Science news and information about the Sun-Earth environment.


Solar Wind
speed: km/s
explanation | more data
Updated: Today at UT

X-ray Solar Flares
6-hr max:
24-hr: UT
explanation | more data
Updated: Today at UT

Daily Sun: 15 Dec '06

Sunspot 930 has a "beta-gamma-delta" magnetic field that harbors energy for X-class solar flares. Credit:

Sunspot Number:
What is the sunspot number?

Far Side of the Sun

This holographic image reveals no large sunspots on the far side of the sun. Image credit: SOHO/MDI

Interplanetary Mag. Field
Btotal: nT
explanation | more data
Updated: Today at UT

Coronal Holes:

A solar wind stream flowing from the indicated coronal hole could reach Earth on or about Dec. 19th. Credit: SOHO Extreme UV Telescope


Solar Flares: Probabilities for a medium-sized (M-class) or a major (X-class) solar flare during the next 24/48 hours are tabulated below.
Updated at
FLARE 0-24 hr 24-48 hr

Geomagnetic Storms: Probabilities for significant disturbances in Earth's magnetic field are given for three activity levels: active, minor storm, severe storm
Updated at
0-24 hr 24-48 hr

High latitudes
0-24 hr 24-48 hr

What's Up in Space --
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MORE TO COME? A coronal mass ejection (CME) hit Earth yesterday and sparked a strong display of auroras. Another CME may be on the way. An X1-flare from sunspot 930 on Dec. 14th probably hurled a new cloud in our direction. (Confirmation from SOHO is pending.) If so, it would arrive on Dec. 16th and re-energize geomagnetic activity. Stay tuned!

AURORA ALERT: A strong geomagnetic storm is in progress. If it's dark where you live, go outside and look for auroras. And if you don't see them, try taking a picture. A 30-second exposure will often reveal colorful auroras that the human eye cannot see.

These auroras over Kalamazoo, Michigan, last night were plainly visible to the unaided eye:

"We're so lucky!" says photographer Richard Bell. "First, we get to observe the Geminid meteor shower on Wednesday then we get more Geminids and a nice aurora display on Thursday."

December 2006 Aurora Gallery

SOLAR RADIO BURSTS: The latest X-flare from sunspot 930 (an X1.5 explosion at 22:15 UT on Dec. 14th) sent shock waves billowing through the sun's atmosphere. Those waves produced a cacophany of shortwave radio emissions. Thomas Ashcraft recorded some of them using his radio telescope in New Mexico: listen.

Above: A spectrogram of solar radio bursts on Dec. 14th. Courtesy: NASA's Radio Jove Program and the University of Florida Radio Observatory (UFRO).

"We were lucky to catch a slice of these powerful solar radio sweeps at 22 MHz while the Sun was still in our antenna beams," says Ashcraft.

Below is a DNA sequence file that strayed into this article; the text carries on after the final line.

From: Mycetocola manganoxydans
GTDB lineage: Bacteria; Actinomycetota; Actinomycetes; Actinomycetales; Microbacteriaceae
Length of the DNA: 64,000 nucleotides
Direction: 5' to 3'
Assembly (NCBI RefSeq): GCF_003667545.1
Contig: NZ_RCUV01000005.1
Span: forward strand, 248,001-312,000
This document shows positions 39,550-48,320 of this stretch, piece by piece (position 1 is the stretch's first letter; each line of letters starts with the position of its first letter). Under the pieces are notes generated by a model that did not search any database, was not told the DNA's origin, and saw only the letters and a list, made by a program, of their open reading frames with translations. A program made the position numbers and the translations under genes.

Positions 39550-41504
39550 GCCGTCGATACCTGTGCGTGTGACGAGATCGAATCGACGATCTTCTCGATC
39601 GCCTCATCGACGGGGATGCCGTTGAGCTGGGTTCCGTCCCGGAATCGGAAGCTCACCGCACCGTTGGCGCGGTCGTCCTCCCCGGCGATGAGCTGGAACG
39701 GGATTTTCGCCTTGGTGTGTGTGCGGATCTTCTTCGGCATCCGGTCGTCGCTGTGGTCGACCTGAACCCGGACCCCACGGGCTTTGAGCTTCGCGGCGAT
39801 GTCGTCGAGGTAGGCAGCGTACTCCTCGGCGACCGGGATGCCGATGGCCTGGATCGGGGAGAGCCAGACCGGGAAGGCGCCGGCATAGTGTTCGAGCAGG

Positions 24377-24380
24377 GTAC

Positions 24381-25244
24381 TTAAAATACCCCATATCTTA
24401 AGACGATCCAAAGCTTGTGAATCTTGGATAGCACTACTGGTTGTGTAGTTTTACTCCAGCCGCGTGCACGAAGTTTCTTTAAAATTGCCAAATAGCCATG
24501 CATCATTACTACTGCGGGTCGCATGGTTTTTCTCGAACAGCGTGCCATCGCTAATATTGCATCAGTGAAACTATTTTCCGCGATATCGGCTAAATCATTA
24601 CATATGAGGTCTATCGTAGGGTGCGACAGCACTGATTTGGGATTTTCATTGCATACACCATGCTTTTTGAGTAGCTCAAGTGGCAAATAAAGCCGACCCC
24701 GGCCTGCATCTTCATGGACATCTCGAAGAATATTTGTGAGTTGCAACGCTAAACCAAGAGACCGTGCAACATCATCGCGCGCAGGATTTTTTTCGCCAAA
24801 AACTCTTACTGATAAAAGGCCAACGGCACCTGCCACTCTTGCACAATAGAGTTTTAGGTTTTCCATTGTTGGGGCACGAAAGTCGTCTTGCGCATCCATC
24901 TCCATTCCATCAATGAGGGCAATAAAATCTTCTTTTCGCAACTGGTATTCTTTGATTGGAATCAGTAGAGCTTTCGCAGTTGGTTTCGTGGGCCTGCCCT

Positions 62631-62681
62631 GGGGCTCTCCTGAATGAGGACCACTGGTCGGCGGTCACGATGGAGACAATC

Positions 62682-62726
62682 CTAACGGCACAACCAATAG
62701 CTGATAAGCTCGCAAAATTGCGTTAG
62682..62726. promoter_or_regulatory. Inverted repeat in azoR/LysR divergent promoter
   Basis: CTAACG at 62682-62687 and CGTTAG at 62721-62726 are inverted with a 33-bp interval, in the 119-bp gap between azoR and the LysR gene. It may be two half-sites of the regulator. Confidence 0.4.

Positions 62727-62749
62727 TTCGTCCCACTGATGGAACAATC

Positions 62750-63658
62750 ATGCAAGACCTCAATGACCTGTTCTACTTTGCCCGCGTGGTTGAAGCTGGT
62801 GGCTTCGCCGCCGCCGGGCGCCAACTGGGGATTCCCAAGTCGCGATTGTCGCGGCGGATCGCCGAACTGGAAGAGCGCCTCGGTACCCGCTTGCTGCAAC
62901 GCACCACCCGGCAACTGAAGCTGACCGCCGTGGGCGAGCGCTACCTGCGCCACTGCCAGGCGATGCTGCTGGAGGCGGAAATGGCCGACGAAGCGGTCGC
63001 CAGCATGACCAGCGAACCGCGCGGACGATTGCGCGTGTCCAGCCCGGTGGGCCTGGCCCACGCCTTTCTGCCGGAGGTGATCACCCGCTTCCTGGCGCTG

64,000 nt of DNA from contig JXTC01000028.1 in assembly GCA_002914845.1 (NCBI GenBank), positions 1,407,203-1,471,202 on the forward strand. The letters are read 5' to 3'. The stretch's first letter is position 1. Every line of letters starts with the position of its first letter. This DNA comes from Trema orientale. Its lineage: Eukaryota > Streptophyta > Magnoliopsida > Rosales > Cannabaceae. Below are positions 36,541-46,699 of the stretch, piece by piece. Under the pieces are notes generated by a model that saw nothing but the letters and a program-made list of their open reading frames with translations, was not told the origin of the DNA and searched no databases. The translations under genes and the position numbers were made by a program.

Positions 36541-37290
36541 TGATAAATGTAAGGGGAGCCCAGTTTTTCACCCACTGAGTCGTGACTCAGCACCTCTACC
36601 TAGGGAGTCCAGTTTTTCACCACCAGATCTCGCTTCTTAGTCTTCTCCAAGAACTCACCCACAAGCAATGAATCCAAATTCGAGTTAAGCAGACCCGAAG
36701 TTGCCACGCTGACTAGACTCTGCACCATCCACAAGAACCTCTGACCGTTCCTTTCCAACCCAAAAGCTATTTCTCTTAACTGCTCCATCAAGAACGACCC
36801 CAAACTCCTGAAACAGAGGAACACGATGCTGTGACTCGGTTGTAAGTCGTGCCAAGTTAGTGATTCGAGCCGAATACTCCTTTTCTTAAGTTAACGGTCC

Potentially Hazardous Asteroids (PHAs) are space rocks larger than approximately 100m that can come closer to Earth than 0.05 AU. None of the known PHAs is on a collision course with our planet, although astronomers are finding new ones all the time.

On there were 836 known Potentially
Hazardous Asteroids

Dec 2006 Earth-asteroid encounters




2006 WQ127

Dec. 2

7.9 LD


~94 m
2006 WB

Dec. 5

7.0 LD


~130 m
2004 XL14

Dec. 20

10.1 LD


~225 m
Notes: LD is a "Lunar Distance." 1 LD = 384,401 km, the distance between Earth and the Moon. 1 LD also equals 0.00256 AU. MAG is the visual magnitude of the asteroid on the date of closest approach.

Essential Web Links

NOAA Space Environment Center -- The official U.S. government bureau for real-time monitoring of solar and geophysical events, research in solar-terrestrial physics, and forecasting solar and geophysical disturbances.

Atmospheric Optics -- the first place to look for information about sundogs, pillars, rainbows and related phenomena.

Solar and Heliospheric Observatory -- Realtime and archival images of the Sun from SOHO. (European Mirror Site)

Daily Sunspot Summaries -- from the NOAA Space Environment Center.

Current Solar Images -- from the National Solar Data Analysis Center

X-ray images of the Sun: GOES-12 and GOES-13

Recent Solar Events -- a summary of current solar conditions from

What is the Magnetosphere?

The Lion Roars -- visit this site to find out what the magnetosphere sounds like.

List of Potentially Hazardous Asteroids -- from the Harvard Minor Planet Center.

Observable Comets -- from the Harvard Minor Planet Center.

Real-time Solar Wind Data -- from NASA's ACE spacecraft.

How powerful are solar wind gusts? Not very! Read this story from Science@NASA.

More Real-time Solar Wind Data -- from the Solar and Heliospheric Observatory Proton Monitor.

Lists of Coronal Mass Ejections -- from 1996 to 2006

Mirages: Mirages in Finland; An Introduction to Mirages;

NOAA Solar Flare and Sunspot Data: 1996, 1997, 1998, 1999; 2000; 2001; 2002; 2003; 2004; 2005; Jan-Mar 2006; Apr-Jun 2006; Jul-Sep 2006; Oct-Dec 2006.

This site is penned daily by Dr. Tony Phillips: email